Sorry to hijack this thread but can anybody highlight the pro's and conn's of a front wheel hub and a rear wheel hub system. I'm thinking of converting our circa 2005 Dawes Discovery Twin.
Hi Derek, you'll probably find it worthwhile to have a look on the 'Pedelecs' site for more information on conversion kits.
I posted on here about my rear hub conversion of my Orbit tandem and I have also added more information in a thread I started on the pedelecs site:
I really don't think there a single 'right' way to do a conversion as front hub / mid drive / rear hub all have their own plus and minus points. You'll find quite informed views of each on the pedelecs site.
For what it is worth, I am very pleased with my rear hub motor and would have no hesitation in recommending it to others.
My wife and I "went electric" three years ago after 25 years of standard tandems. We purchased a Samedi Moustache 27x2. Now completed 4000 miles. It's superb! We went for the Trekking version - but it's easy to change tyres and turn it into a mountain bike version: takes me about 1-2 hours.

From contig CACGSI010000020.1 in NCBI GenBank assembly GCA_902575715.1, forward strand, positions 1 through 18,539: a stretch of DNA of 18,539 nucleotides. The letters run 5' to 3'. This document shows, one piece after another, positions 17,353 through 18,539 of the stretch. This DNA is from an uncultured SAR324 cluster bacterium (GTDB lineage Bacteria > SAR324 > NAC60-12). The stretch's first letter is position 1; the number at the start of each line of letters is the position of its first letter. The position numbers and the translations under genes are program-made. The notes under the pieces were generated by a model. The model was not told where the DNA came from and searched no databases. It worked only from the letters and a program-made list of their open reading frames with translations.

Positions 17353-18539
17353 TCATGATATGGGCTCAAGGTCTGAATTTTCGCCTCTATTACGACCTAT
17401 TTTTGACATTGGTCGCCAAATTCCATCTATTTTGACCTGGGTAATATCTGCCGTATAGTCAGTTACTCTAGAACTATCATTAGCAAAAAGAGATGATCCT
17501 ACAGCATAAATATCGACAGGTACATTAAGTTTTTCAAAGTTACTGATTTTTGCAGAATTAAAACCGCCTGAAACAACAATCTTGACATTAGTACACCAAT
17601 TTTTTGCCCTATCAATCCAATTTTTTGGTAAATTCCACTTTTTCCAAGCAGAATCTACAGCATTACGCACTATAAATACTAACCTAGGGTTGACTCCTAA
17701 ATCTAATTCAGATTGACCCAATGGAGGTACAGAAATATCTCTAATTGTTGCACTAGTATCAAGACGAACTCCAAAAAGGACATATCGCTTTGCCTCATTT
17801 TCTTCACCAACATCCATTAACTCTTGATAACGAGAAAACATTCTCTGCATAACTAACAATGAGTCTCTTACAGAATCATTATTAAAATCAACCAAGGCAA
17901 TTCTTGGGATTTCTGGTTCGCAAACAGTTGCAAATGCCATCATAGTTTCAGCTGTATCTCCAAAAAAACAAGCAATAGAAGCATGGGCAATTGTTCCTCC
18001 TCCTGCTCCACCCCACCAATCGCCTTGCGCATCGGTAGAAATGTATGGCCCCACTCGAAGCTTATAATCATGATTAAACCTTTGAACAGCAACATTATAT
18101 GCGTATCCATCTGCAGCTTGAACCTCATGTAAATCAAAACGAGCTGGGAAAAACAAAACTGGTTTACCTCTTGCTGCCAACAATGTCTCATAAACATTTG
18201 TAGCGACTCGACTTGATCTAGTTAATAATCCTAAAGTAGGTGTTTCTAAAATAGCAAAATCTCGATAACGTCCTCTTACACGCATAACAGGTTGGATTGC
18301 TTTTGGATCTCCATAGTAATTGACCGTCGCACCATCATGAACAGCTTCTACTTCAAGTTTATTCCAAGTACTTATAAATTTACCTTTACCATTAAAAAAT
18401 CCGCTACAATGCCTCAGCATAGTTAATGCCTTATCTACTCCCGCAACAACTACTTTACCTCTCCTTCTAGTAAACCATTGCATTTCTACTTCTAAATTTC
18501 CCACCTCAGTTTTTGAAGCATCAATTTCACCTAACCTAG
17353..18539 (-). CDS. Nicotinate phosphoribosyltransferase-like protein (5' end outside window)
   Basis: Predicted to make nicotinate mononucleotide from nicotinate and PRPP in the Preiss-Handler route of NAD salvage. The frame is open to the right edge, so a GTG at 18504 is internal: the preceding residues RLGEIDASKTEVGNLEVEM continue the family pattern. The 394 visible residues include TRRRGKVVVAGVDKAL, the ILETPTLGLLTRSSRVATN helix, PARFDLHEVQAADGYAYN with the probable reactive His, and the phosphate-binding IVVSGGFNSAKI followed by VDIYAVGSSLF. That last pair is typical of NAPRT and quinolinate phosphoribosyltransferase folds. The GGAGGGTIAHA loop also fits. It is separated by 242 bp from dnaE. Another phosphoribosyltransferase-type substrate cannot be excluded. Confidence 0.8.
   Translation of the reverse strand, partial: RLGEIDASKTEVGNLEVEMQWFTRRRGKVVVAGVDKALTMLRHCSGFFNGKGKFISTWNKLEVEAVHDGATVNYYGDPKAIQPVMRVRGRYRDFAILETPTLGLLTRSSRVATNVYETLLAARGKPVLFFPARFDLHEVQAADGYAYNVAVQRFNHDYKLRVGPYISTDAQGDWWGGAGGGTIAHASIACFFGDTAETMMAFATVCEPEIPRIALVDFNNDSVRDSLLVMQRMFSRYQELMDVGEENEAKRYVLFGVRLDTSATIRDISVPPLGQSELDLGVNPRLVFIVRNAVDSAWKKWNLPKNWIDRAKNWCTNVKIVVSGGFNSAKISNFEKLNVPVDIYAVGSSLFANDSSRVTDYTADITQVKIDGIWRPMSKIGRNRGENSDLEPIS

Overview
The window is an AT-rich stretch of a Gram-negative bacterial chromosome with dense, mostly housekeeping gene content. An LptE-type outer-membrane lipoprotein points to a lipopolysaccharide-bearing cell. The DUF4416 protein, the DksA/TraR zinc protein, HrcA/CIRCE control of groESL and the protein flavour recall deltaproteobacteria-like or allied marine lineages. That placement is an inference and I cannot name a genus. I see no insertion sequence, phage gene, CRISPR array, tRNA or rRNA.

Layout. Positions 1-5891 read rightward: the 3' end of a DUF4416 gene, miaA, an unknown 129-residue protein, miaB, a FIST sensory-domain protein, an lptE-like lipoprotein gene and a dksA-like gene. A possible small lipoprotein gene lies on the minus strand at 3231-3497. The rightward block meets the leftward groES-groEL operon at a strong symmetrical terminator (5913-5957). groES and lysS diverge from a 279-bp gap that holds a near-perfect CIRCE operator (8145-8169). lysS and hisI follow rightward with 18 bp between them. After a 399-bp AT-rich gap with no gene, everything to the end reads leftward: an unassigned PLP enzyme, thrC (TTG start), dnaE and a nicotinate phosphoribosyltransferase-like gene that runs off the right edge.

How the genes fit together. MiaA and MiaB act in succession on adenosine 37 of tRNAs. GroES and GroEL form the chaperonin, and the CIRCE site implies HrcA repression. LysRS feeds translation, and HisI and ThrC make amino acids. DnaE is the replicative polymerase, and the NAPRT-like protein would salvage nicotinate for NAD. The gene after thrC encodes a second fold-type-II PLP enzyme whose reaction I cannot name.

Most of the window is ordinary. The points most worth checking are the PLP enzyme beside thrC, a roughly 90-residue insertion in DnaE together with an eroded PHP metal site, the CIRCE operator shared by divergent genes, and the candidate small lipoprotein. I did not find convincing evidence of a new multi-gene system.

Both on-road and off-road it is a delightful ride. Stiff frame. Large tyres and front suspension make for a comfortable ride. Amazing stopping power. Range is well in excess of 80 -100 miles fully laden.
We've gone off-road many times now. WOW! A whole new experience for demure tandemists. We can't manage very tight corners, but it flies along dirt tracks and can manage "red" runs easily at our local mountain bike centre. The 250W motor can handle almost all inclines.
If you want a machine capable of both road and off-road trips it should be your first choice. But start saving now. And think hard about how you'll transport it. Ours goes on the roof with an adapted carrier.
Like Lai-Fun Russell, a few years ago we bought a Moustache eTandem. It's the orange model and by far the best tandem we have owned in our 40 years riding normal models of tandem. The Moustache has a great range and offers support up to 15mph then you are on your own. We used to cruise in the upper teens MPH, and this machine allows that in its highest gear.
So we're going to try a replacement gear cassette (11-46) and change the motor gear to 20T, to maintain the low gears but increase the higher gears. I'll let you know how it goes!